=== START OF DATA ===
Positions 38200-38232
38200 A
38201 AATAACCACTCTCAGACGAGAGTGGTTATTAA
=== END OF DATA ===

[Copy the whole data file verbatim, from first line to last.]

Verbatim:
Positions 38200-38232
38200 A
38201 AATAACCACTCTCAGACGAGAGTGGTTATTAA